The Literary Connection of North Lees Hall

“It was a fine autumn morning; the early sun shone serenely on embrowned groves and still green fields; advancing on to the lawn, I looked up and surveyed the front of the mansion. It was three storeys high, of proportions not vast, though considerable: a gentleman’s manor-house, not a nobleman’s seat: battlements round the top gave it a picturesque look.

Its grey front stood out well from the background of a rookery, whose cawing tenants were now on the wing: they flew over the lawn and grounds to alight in a great meadow, from which these were separated by a sunk fence, and where an array of mighty old thorn trees, strong, knotty, and broad as oaks, at once explained the etymology of the mansion’s designation.

Farther off were hills: not so lofty as those round Lowood, nor so craggy, nor so like barriers of separation from the living world; but yet quiet and lonely hills enough, and seeming to embrace Thornfield with a seclusion I had not expected to find existent so near the stirring locality of Millcote. A little hamlet, whose roofs were blent with trees, straggled up the side of one of these hills; the church of the district stood nearer Thornfield: its old tower-top looked over a knoll between the house and gates.”

Jane Eyre  (Chapter 11)

Today I visited a friend and former neighbour who, with her husband, moved to work in Sheffield. They now live in the Hope Valley in the beautiful Derbyshire Peak District . Our plan was to take a walk from her house to visit North Lees Hall, visited by Charlotte Bronte and her friend Ellen Nussey. Bronte later based Mr Rochester’s home Thornfield Hall on North Lees Hall.

The Vivat Trust has similar aims to The Landmark Trust. I have never stayed in one of their properties but my feeling is that they do everything much more comfortably or even luxuriously but that they don’t have such a ‘low’ (ruinous?) starting point. North Lees Hall is a Vivat Trust property.

The day started off very misty – but these always turn out the best. After a cup of tea and brief chin-wag we headed off up the hill from her house. It was a perfect walk – a climb up the lane to begin and over a couple of stiles and then green grassy paths for a good hour or so with wonderful views of Stannage Edge (a climbers paradise, apparently). Eventually through a wooded copse we spied the Hall. By this time the sky was fully blue and cloudless (Jane Eyre’s “fine autumn morning” indeed).  Another hour’s walk via an Ice Cream Parlour  (Hope Valley Ice Cream) brought us across a golf course and home for lunch.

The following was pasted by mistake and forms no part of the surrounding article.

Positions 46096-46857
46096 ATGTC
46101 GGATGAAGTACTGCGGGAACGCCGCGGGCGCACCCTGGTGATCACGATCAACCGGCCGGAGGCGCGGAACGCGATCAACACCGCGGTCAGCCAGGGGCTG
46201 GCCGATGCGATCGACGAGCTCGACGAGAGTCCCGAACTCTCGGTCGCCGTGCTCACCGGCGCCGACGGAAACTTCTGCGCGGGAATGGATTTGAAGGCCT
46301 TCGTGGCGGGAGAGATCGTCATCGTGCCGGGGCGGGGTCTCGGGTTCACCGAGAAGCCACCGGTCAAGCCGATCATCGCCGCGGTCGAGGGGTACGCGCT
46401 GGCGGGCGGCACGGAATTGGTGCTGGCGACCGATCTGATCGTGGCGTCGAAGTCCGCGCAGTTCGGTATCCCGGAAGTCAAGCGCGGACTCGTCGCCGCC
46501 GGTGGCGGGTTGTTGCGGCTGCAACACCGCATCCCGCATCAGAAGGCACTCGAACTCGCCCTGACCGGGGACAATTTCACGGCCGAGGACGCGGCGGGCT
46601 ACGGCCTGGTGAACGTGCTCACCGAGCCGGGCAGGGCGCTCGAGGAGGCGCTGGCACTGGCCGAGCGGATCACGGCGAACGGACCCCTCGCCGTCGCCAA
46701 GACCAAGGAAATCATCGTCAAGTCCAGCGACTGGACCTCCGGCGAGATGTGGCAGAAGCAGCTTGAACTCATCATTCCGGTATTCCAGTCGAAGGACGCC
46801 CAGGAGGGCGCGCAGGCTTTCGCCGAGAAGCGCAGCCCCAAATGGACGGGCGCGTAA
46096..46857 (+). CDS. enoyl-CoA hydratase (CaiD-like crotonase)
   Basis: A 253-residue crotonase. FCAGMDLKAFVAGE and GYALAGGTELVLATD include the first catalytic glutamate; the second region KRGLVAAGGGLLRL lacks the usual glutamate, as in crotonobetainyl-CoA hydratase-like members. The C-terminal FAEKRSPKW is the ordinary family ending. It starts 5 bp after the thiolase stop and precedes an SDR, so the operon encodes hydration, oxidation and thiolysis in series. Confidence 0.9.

Stannage Edge, Derbyshire

9 comments on “The Literary Connection of North Lees Hall

  1. Marie-Noëlle says:

    A stone wall,… a luscious green path leading to a wooden fence, … a greyish mansion,…
    THIS IS ENGLAND !!! Thank you for taking me there with you !

  2. Welcome, any time, MN!

  3. Lyn says:

    Just beautiful! A post about one of my favourite books & pictures of the real Thornfield that I don’t think I’ve seen before. Thank you Barbara.

  4. sherry says:

    Oh! Lovely!
    That’s a lot of walking.
    Perfect day for it, though.

  5. It is always good to get out on the hills and in good company too. “Thornfield” (anagram of “north” and lees are fields) was just the icing on the cake.

  6. Beautiful & isn’t Vivat Trust the one that has a selection of Persephone books in each property??

  7. Indeed it is, Lynne! Or at least I heard that from the same source as you …

  8. […] the intervening years had accompanied a friend who lives in Bamford on a circular walk that visited North Lees Hall directly from her home. The Jane Eyre Hathersage Trail duplicated only the few hundred metres […]

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